The Andy Warhol Museum has built a mobile application that lets anyone create a Pop masterpiece—and gain a deeper understanding about how Warhol approached his art.
The Warhol: DIY Pop app guides people through the process the artist undertook to create silk-screen prints of icons like Marilyn Monroe, Elizabeth Taylor, and Elvis Presley. They can crop, expose, and paint the images to create their own digital silkscreens and then share the results through e-mail, Twitter, or Facebook.
Educators and curators explain each step of silk-screening, says Joshua Jeffery, manager of digital engagement at the Pittsburgh museum: “We explain what that process is and how Andy would do it.”
Not Easy for Everyone
Response to the application—which is available for iPhone and iPad and has been downloaded more than 100,000 times—has been mixed.
The museum’s research found that the app gets rave reviews from museumgoers, art lovers, and educators. But people who were expecting a simple photo-editing tool are often disappointed, saying things like “I don’t know how to make it look cool.”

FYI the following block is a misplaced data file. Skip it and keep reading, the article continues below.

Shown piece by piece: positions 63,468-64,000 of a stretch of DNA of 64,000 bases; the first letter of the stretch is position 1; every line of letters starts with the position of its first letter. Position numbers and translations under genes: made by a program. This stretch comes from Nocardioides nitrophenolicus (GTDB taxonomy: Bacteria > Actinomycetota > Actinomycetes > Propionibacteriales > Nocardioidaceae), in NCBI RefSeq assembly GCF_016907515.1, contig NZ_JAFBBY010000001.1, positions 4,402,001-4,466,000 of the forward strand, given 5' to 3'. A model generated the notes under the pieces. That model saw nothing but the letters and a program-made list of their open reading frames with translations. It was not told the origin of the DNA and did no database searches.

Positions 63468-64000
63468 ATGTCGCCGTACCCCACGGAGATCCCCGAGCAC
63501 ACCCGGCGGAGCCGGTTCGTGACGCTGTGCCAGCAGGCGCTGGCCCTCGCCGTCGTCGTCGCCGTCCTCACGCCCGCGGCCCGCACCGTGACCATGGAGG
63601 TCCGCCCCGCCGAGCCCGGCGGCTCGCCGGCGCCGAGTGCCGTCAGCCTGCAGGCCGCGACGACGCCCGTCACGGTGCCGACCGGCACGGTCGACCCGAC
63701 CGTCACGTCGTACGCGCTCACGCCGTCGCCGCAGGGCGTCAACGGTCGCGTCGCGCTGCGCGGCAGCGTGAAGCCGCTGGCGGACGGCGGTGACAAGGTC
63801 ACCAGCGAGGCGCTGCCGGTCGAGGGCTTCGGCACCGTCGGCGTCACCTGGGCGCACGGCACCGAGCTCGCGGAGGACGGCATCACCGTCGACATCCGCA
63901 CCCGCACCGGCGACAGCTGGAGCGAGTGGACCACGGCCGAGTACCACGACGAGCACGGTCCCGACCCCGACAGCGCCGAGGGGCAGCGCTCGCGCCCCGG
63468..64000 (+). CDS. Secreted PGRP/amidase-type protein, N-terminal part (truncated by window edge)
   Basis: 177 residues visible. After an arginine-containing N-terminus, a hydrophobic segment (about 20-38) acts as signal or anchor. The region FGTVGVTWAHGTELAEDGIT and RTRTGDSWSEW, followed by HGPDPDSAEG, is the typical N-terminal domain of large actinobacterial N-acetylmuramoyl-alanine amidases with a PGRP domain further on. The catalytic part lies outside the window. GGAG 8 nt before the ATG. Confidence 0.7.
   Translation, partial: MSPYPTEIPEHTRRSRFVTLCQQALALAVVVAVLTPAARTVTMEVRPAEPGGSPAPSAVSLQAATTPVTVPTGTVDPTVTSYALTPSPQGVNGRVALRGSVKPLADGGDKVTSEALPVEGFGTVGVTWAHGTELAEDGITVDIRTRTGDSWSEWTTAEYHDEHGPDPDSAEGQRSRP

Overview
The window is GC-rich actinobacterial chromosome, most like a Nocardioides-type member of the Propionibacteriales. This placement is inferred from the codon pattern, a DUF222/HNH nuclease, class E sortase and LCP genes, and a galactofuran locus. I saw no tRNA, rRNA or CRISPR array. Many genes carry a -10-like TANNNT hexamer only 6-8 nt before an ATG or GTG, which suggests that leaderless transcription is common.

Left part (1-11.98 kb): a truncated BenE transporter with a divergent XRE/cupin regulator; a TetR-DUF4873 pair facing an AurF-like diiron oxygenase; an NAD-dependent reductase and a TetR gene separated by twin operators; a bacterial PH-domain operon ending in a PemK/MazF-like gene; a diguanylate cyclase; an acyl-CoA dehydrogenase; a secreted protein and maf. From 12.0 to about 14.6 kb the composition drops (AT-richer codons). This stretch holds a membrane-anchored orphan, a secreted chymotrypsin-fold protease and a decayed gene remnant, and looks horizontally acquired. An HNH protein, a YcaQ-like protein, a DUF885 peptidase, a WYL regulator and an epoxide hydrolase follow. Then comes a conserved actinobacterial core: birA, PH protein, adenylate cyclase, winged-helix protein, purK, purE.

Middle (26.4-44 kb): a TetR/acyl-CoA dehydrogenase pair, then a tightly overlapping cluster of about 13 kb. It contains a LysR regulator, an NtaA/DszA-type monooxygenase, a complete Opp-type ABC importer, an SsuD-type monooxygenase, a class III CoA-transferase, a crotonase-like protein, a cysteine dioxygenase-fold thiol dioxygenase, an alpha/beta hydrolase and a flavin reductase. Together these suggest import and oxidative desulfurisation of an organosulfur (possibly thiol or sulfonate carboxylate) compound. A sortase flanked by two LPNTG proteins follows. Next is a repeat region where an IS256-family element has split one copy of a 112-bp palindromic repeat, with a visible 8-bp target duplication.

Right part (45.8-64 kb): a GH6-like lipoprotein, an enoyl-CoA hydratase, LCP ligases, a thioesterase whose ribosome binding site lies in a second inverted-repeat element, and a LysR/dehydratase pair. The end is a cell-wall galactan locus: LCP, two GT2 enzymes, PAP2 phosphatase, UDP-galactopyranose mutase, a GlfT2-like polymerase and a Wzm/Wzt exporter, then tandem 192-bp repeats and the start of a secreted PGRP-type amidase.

But sometimes even the frustrations that critics voice suggest the app is doing its job: teaching the public about the hard work that went into Mr. Warhol’s silkscreens.
“Some folks have actually come back and said, 'You know, it took me a couple of times, and I finally got something I really like,’” says Mr. Jeffery. “It allows them to say, 'Oh, you know that Marilyn Monroe silk-screen print that’s on the wall? A lot of thought went into that.’”
Putting the Collection Online
With the high cost of developing apps and the significant percentage that are abandoned soon after being downloaded, nonprofit technology experts debate when it makes sense for charities to build applications and when a mobile-friendly Web site is more appropriate.
While the museum plans to continue creating apps, it is increasingly using responsive Web design to build exhibition Web sites that automatically adapt to the device a visitor is using. Mr. Jeffery says the use of responsive design will change the way the museum determines when an app is the way to go.
This spring, for example, the museum will use responsive design for a new section of its Web site that will provide information about all of the artworks in its collection, which rules out the need to build a collections app.
“Putting the collection online in the way that we’re going to do it will allow us to kill two birds with one stone,” Mr. Jeffery says. “We can have it on the Web for a desktop audience, but we’re also making it more accessible on mobile devices.”